There are down sides to Full HD on a 13-inch screen. Without tweaking, it can be hard to read your favorite websites. You can change the zoom settings in Chrome if this bothers you, but that will occasionally break site layouts a bit. It would be nice if some sort of system-wide scaling was offered.
Related: What’s a Chromebook, anyway?
The Skull Candy speakers are good for a laptop of this size. You’re not going to hear a lot of bass, of course, and they won’t replace a set of desktop speakers, but they’re above average for a laptop. They’re loud enough to listen to podcasts from across a room while cooking, but obviously won’t power a party on their own.
The best performing Chromebook
This Chromebook sports an Intel Core i3-5015U, which is considerably more powerful than the Celeron N2840 offered in the previous model. Our Peacekeeper benchmark results tell the whole story. The device scored 4,108, which blows away the Celeron model’s score of 1,568. This laptop actually has the highest Peacekeeper score of any Chromebook we’ve reviewed by a wide margin. Our previous leader, the Acer C720P-2600, scored 2,909.
All this means that pretty much anything you can do in a browser is going to run well on this Chromebook. We tried to slow it down by opening multiple tabs, including a few streaming videos, and playing the online version of FTL, all at once – but it kept working well. Only by trying to load 20 tabs of a poorly optimized site simultaneously did we notice a slowdown at all, but even that sorted itself out once everything loaded thanks to the 4GB of memory.
If you want a Chromebook that can keep up with your browsing habits, this is the best we’ve seen. It’s unlikely anything your day-to-day tasks are going to cause it much of a problem, so you can browse confidently.
Better performance, worse battery life
Better performance comes at a cost, and the price is usually battery life. That’s certainly the case here.
Toshiba advertises the laptop’s life as “up to 8.5 hours.” We measured it using the Peacekeeper battery test, which loops the benchmark until the battery dies, and found the battery lasted four hours and 16 minutes. When we reviewed the Celeron version of Toshiba’s Chromebook 2, we received six hours and 22 minutes using the same benchmark.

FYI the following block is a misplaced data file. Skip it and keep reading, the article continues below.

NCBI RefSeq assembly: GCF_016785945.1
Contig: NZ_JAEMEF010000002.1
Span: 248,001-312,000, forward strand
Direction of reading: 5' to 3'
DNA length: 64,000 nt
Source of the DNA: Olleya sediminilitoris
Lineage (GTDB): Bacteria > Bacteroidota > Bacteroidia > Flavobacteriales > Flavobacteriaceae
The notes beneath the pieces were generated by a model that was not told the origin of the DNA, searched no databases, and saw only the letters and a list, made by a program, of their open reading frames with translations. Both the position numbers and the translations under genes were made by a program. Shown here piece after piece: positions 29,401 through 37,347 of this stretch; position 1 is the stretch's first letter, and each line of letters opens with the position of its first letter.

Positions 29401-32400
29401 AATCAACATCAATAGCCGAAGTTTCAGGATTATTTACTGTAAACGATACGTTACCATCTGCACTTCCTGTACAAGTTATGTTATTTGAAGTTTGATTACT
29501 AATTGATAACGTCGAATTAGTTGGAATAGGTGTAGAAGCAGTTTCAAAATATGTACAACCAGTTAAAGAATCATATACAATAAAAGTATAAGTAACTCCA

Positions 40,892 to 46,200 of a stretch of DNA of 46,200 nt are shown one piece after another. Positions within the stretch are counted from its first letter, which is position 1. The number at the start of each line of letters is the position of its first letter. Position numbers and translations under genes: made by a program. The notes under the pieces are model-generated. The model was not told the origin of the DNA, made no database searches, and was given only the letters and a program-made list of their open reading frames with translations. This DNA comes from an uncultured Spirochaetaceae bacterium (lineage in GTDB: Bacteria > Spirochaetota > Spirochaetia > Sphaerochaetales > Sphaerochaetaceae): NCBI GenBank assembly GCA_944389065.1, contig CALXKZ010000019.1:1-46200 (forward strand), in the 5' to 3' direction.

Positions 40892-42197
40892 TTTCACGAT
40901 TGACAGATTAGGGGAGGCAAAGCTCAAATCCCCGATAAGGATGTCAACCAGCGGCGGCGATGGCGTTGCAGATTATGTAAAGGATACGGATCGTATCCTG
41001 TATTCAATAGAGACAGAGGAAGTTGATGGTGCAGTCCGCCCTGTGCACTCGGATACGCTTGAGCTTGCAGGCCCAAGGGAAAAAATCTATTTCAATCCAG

Better performance comes at a cost, and the price is usually battery life.
You shouldn’t have any trouble fitting this Chromebook into a messenger bag or backpack. It weighs less than three pounds, so you won’t notice it in your bag as you travel. And the textured case means it’s easy to get a grip on it while you’re pulling it out of your bag.
Quiet and cool computing
This is not a loud laptop. During the Peacekeeper benchmark, for example, we only occasionally heard the fan running. You can consistently get the fan running by opening a dozen heavy tabs, but it’s never loud enough to hear over any music you might be listening to, and usually quiets down quickly once everything loads.
Related: Toshiba Chromebook 2 review
Even after you stress it, the laptop will be more warm to the touch than hot. You can comfortably use it on your lap while working.
The standard warranty
This Chromebook comes with a one-year standard limited warranty. You can add accidental damage service and another year of coverage for $68, and a total of three years for $100, but in either case the battery is only covered for one year.
If you’ve tried Chromebooks before, and thought they were too weak to use, this latest Toshiba Chromebook 2 is what you’ve been looking for. With the best Peacekeeper benchmark we’ve ever seen on a Chromebook, and rare slowdowns in our day-to-day usage tests, it’s more than good. It’s great! It feels like you’re using Chrome on a much more expensive laptop.
However, the fast performance harms battery life. Toshiba is also asking $380 for this notebook, which is toward the high end of pricing. The hardware is worth the price, but anyone turning to Chrome OS for its bargain pricing will be surprised.
Toshiba’s Core-powered Chromebook 2 shows what Chrome OS can do when it isn’t built on a tight budget. If Chrome OS is what you want, and you don’t feel like compromising (except on battery life), it’s a great choice.
- Best performance we’ve seen in a Chromebook
- Looks and feels great
- Full HD display with great viewing angles
- Beautiful backlit keyboard and multi-touch trackpad
- Speakers sound surprisingly good
- Expensive for a Chromebook
- Poor battery life